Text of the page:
The Business of Being Governor
Rick Scott and Florida Inc.
The corporate world lacks legislative and judicial branches. This month, as the Legislature convenes, Florida's first modern CEO as governor -- and the state -- will find out what that means for his plans to transform our state government.
"My experience in life is that if I do things that are logical and I sit down with you and create win-wins, then I generally can have success. That's what I'm going to do."
[Photo: Colin Hackley]
Some observations on other elements of Scott's CEO style during his first months in office:
» With the exception of a meeting with a "wounded warrior" group and a few other occasions, including trips to Miami and St. Petersburg to attend memorial services for police officers killed in the line of duty, Scott has spent little time on ceremonial occasions — in marked contrast to previous Gov. Charlie Crist's love of the spotlight. Scott has even turned traditionally ceremonial appearances into opportunities to assert both his control and his vision. Case in point: Florida's governor is the titular head of the board of directors of Enterprise Florida, the state's public-private economic development arm, but both Jeb Bush and Crist maintained a ceremonial, rather than managerial presence. At his first board meeting in December, Scott took control of the meeting, ran it, used it to announce his reorganization of the state's economic development activities — and then quietly fired John Adams, Enterprise Florida's president and CEO, after the meeting ended.
» Scott is energetic and highly mobile, moving about the state almost daily in his own jet. During his first week in office, he flew to Miami on short notice to talk trade with the European Union Consuls-General. He also spent four days in Washington, lobbying, among others, Health and Human Services Secretary Kathleen Sebelius asking for an expedited approval of a Medicaid waiver as part of his cost-cutting strategy. Scott hasn't let his oft-expressed distaste for the federal government get in the way of trying to grab a bigger share of federal dollars for Florida for transportation, education and healthcare: He's indicated he plans to travel to Washington once a month to lobby.
» In appointing agency heads, Scott and his advisers have highlighted their choices of "outsiders" but behind the scenes appear to be mindful of not introducing chaos — picking an insider as chief of staff or in another high position. All his agency heads, says Scott, must share his chief passion: "The biggest mistake if you come interview with me is to say you don't like measurement. And that's happened by the way."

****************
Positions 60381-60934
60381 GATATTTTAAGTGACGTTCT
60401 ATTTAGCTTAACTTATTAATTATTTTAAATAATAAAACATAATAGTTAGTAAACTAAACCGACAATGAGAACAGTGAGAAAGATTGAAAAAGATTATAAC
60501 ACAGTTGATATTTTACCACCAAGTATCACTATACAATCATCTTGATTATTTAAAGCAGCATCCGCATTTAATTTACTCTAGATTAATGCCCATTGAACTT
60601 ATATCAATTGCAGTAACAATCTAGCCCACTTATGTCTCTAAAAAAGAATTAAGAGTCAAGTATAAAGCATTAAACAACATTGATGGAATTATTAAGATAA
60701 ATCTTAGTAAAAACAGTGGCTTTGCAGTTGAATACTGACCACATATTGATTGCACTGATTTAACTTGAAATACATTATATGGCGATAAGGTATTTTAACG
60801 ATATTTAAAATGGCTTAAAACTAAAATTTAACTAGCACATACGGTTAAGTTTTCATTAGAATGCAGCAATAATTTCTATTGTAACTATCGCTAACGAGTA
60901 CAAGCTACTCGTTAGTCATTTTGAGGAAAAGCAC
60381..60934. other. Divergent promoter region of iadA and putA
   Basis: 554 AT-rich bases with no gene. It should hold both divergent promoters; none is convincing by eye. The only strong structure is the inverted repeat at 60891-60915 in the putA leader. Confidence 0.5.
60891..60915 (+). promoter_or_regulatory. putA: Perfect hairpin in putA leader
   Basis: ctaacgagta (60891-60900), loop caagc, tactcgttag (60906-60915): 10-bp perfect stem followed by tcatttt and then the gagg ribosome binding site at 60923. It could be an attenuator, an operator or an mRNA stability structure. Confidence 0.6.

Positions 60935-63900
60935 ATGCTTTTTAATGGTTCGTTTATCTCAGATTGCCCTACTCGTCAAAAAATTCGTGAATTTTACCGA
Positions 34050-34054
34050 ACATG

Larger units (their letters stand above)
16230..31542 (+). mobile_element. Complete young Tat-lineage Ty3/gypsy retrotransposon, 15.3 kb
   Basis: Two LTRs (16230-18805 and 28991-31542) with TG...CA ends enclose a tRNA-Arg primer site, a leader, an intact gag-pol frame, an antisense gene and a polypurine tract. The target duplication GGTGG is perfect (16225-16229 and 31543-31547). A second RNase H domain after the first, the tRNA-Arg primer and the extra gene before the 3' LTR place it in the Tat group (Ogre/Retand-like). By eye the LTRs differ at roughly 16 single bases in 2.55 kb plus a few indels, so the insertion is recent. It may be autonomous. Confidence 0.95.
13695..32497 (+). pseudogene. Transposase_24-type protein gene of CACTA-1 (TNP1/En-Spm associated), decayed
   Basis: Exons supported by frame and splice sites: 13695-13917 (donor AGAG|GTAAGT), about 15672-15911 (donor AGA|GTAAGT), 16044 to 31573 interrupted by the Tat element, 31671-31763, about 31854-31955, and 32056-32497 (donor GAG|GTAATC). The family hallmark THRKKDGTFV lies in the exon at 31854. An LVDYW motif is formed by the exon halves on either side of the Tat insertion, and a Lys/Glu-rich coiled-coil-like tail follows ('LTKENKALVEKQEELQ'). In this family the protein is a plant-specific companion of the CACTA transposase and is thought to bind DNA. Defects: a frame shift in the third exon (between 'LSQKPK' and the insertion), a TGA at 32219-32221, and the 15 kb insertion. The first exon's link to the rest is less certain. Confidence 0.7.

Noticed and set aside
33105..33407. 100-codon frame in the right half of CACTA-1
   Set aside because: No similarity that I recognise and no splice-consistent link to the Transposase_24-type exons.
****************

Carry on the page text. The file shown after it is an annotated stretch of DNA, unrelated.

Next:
» Scott has made himself available for media interviews, including meeting with Florida Trend's editorial staff, but hasn't ingratiated himself with the Capitol press corps. A blue rope in the press briefing room, a gag order on agency heads and, in particular, efforts to cherry-pick pool reporters to cover meetings with legislators and others have raised hackles — and questions about how open and accessible his administration will be. Scott didn't win any friends with his blunt acknowledgement that he doesn't read the state's newspapers.
» Scott is, by all accounts, hands-on. After a meeting with several national site locators for companies possibly interested in relocating to Florida, he made a number of personal follow-up calls, soliciting advice about what Florida might do better. The day before the Enterprise Florida board meeting, Scott called James W. "Bill" Heavener, co-chair and CEO of Full Sail University, to get Heavener to join the group's volunteer board and contribute $50,000. Such efforts have won Scott big points with the business community, which had grown furious with Crist for what it saw as his refusal to engage in traditional nuts-and-bolts economic development. "Every time we tell (Scott) he can help us move a deal along or close a deal, he has picked up the phone personally and spoken with the prospect for moving jobs along with business investment in Florida, whether it be a corporate headquarters or a Florida branch of a company," says Enterprise Florida board member Howell "Hal" Melton, partner at Holland & Knight.
» Though personally conservative, Scott has given no signs he intends to make conservative social causes a major part of his agenda. "I have my own personal beliefs, you know, religious beliefs, but I was elected to get jobs going," he says.
» Unlike Jeb Bush, who came to information-gathering sessions from a rigid philosophical perspective and was usually well informed, Scott has been willing to acknowledge what he doesn't know, ask questions and listen. Several, including Martinez, say Scott "doesn't step over your answers. He gives you the full time. He doesn't waste a lot of words. His questions are to the point."
» Scott is clearly unafraid of big change, as evidenced by the financial details of his budget, sweeping departmental reorganizations, pension reform and the re-creation of a Department of Commerce.